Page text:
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Jim Carrey Is The Mask From Zero To Hero

Jim Carrey Is The Mask From Zero To Hero
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Stanley Ipkiss (Jim Carrey) is a bank clerk that is an incredibly nice man. Unfortunately, he is too nice for his own good and is a pushover when it comes to confrontations. After one of the worst days of his life, he finds a mask that depicts Loki, the Norse night god of mischief. Now, when he puts it on, he becomes his inner, self: a cartoon romantic wild man. However, a small time crime boss, Dorian Tyrel (Peter Greene), comes across this character dubbed “The Mask” by the media. After Ipkiss’s alter ego indirectly kills his friend in crime, Tyrel now wants this green-faced goon destroyed.

A young boy whose dreams transcend reality is sucked into his own fantasy, which is everything he has dreamed of until he unleashes a century old secret that may not only destroy this perfect dream world but reality itself.

  1. 1.Touching down in a foreign land
  2. With a thousand miles behind us—
  3. Since we left our home,
  4. It’s Jehovah’s hand
  5. That is blessing ev’ry move.
  6. And the work that we do isn’t easy,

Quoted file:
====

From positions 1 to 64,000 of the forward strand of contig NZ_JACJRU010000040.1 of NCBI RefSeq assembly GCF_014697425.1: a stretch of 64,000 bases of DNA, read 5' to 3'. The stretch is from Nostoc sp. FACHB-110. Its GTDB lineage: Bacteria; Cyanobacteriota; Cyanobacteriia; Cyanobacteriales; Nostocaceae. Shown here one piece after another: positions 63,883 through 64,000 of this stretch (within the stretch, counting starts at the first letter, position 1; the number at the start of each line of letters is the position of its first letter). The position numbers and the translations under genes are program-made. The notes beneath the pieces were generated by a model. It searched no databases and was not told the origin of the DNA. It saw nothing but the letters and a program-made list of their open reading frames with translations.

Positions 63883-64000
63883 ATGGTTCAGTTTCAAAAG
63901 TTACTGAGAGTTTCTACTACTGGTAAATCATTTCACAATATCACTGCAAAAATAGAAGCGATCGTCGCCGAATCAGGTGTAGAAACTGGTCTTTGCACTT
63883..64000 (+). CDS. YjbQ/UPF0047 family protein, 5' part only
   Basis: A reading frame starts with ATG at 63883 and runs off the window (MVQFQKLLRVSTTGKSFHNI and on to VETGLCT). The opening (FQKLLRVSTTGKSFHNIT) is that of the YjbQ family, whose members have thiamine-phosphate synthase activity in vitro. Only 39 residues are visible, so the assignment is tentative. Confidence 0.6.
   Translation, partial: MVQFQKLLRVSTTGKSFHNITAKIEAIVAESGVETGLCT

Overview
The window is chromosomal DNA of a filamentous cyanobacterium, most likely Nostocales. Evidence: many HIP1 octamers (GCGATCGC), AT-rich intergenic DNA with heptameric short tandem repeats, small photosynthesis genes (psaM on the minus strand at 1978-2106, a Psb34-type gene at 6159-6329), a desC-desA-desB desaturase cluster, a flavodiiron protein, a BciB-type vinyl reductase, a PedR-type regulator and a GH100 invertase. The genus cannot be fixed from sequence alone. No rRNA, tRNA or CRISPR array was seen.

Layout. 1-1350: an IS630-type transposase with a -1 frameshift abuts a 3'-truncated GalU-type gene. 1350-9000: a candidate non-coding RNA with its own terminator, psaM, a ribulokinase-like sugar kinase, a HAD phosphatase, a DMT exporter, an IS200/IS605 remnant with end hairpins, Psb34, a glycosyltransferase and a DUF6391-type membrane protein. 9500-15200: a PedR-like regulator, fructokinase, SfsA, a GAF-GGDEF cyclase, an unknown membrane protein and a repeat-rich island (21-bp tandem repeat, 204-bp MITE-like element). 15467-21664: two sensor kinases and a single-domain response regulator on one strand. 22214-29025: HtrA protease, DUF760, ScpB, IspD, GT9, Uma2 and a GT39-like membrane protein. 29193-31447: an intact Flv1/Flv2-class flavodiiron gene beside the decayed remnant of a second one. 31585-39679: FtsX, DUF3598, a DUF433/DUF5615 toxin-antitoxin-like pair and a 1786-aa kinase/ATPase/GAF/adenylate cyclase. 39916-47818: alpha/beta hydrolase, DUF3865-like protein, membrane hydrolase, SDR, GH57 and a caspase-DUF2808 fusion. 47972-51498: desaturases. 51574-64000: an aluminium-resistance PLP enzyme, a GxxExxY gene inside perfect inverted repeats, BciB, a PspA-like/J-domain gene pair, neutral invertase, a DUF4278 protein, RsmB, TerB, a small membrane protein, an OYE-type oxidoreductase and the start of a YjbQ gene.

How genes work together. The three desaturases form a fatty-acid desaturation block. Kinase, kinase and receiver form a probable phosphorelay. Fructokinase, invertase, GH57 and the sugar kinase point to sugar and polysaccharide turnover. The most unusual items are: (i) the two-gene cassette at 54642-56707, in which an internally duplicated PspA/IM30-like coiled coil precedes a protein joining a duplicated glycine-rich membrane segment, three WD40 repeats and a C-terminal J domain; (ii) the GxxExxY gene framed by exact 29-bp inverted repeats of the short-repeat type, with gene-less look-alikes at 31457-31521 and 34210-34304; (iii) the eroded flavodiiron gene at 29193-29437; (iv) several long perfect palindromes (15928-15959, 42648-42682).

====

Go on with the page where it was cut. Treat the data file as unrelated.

7. But it’s all for Jehovah.
  8. And the love that we feel for this fam’ly is real,
  9. So this we say to you:
  10. (CHORUS)
  11. “We’re all Jehovah’s people;
  12. United, we are family.
  13. And though your land is far away,
  14. We love you.
  15. We’re your family.”
  16. 2.Waiting there as our plane came in,
  17. You were reaching out to greet us.
  18. Then the music starts, and the day begins,
  19. And our love grows even more.
  20. But we know that it’s only Jehovah
  21. Who can cause this to happen.
  22. So we’ll praise him together and love him forever
  23. On ev’ry distant shore.
  24. (CHORUS)
  25. “We’re all Jehovah’s people;
  26. United, we are family.
  27. And though your land is far away,
  28. We love you.
  29. We’re your family.”
  30. 3.Silver wings fly across the sea
  31. To a land so unfamiliar.
  32. But we bring good news, and the ones we meet
  33. Are so gentle, kind, and good.
  34. And the love we receive from our brothers
  35. Makes us feel we belong here.
  36. So wherever we are and no matter how far,
  37. We love our brotherhood!
  38. (BRIDGE)
  39. It’s good to know
  40. That we have family ev’rywhere we go—
  41. From Mali to Mexico,
  42. From Japan to Jamaica.
  43. (CHORUS)
  44. “We’re all Jehovah’s people;
  45. United, we are family.
  46. And though your land is far away,
  47. We love you.
  48. We’re your family.
  49. From ev’ry tribe and nation—
  50. United, we are family.
  51. These bonds of love are plain to see
  52. Because we’re Jehovah’s family!
  53. Fiji, Tahiti, and New Caledonia—
  54. Navajo, Blackfoot, and Cherokee—
  55. Azerbaijan, Kazakhstan, and Estonia—
  56. We love you. We’re your family.”

Travel Around The World

I'll admit that I was skeptical about this episode like many others when I first saw it's name. Unlike the short but meaningful titles of those before, this one just didn't flow. Plus it sounded like a pretty corny premise, so I cringed at the thought of reviewing this. But thankfully the only thing ridiculous about this episode is its name.